The Maryland Health Care Malpractice Claims Act governs medical malpractice actions in Maryland. To file a claim under the Act, a plaintiff must follow the requirements provided therein. In a May 26, 2020 case, the Court of Special Appeals of Maryland analyzed whether the plaintiff had complied with the certification requirements under the Act. The issue came before the court on appeal by the plaintiff, who had filed a negligence claim against a hospital.
The plaintiff in the case alleged that he suffered injuries as a result of the defendant’s employees negligently dropping him into a chair during the course of his recovery from back surgery. In accordance with the Act’s requirements, the plaintiff filed a Certificate of Qualified Expert and Report. The certificate was completed and signed by a registered nurse. The plaintiff then filed an election to waive arbitration and proceed in circuit court, which was granted.
In circuit court, the defendant filed a motion to dismiss based on the ground that the certificate was deficient because it was signed by a registered nurse, and not by a medical doctor. The trial court agreed with the defendant, finding that the certificate was deficient and dismissed the plaintiff’s complaint. The plaintiff brought the subsequent appeal.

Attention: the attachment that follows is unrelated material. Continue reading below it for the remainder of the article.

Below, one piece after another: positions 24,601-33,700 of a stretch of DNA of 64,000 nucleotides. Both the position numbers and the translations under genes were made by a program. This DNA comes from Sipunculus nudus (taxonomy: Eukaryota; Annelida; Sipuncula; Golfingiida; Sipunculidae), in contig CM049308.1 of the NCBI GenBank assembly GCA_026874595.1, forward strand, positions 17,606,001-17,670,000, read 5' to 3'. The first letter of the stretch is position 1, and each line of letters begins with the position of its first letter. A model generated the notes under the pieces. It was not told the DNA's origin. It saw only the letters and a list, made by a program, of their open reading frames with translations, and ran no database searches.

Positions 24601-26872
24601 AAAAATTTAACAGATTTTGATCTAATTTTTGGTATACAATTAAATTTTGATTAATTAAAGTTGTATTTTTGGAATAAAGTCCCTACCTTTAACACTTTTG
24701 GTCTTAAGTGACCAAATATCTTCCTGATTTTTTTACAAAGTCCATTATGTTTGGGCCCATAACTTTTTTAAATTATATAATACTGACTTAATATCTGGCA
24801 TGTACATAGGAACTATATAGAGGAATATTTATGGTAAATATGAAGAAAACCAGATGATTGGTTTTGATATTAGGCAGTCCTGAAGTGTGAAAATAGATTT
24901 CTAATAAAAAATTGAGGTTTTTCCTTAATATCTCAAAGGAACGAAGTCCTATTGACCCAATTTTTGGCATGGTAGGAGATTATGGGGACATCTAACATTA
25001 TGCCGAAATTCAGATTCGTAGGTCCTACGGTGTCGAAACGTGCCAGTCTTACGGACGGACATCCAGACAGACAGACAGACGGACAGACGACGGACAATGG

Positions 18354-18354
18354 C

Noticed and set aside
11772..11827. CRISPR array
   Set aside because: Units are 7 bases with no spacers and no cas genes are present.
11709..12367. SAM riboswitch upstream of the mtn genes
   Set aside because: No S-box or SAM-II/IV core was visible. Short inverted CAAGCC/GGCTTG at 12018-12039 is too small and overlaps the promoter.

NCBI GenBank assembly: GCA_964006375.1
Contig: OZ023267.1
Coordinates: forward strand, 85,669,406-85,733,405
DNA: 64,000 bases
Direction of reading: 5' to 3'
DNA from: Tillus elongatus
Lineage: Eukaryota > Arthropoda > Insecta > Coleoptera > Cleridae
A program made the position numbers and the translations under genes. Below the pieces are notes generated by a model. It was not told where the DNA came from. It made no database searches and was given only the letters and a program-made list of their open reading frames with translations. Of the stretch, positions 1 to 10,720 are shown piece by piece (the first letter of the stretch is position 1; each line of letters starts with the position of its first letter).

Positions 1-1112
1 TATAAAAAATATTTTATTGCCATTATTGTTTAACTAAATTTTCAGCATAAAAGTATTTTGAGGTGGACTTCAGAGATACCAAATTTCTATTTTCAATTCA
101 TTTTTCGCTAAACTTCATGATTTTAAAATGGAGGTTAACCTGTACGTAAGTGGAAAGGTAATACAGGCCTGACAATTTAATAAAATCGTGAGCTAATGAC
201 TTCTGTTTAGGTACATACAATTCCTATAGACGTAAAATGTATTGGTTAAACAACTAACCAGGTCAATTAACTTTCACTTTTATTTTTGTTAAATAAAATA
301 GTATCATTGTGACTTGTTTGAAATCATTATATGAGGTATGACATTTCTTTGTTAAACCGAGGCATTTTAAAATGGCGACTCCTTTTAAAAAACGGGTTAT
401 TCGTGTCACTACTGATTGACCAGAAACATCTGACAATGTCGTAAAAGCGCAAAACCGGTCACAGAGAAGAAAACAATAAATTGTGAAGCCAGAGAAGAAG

Under the Maryland Health Care Malpractice Claims Act, a plaintiff must file a Certificate of Qualified Expert and Report signed by a qualified health care provider. The health care provider must be qualified to testify that the defendant deviated from the standard of care, and that the deviation was the proximate cause of the alleged injury. In sum, the health care provider must be a qualified expert that can attest to the defendant’s negligence and the element of causation. If the plaintiff fails to file a certificate of a qualified expert, the Act provides that the plaintiff’s claim shall be dismissed.
On appeal, there was no dispute that the registered nurse was a health care provider licensed to practice registered nursing, and as such, qualified to testify as to the standard of care for registered nurses. The issue for the court was whether a registered nurse was also a “qualified expert” under the Act.
The appeals court concluded that, under Maryland law, a registered nurse cannot make a medical diagnosis, and thus cannot determine a medical condition, nor the cause of such condition. Because the Act requires the Certificate of Qualified Expert to attest, among other things, that the departure from standards of care is the proximate cause of the alleged injury, the court held that a registered nurse could not sign the certificate. The appeals court therefore affirmed the ruling that the certificate was invalid.
If you believe your injury was caused by medical negligence, you may be able to recover damages for your losses. At Foran & Foran, P.A., our Maryland medical malpractice attorneys understand that personal injuries can be financially burdensome. We work tirelessly on behalf of negligence victims to get the compensation they deserve. Request a free consultation to discuss your personal injury with a qualified attorney by calling Foran & Foran at (301) 441-2022 or contacting us online.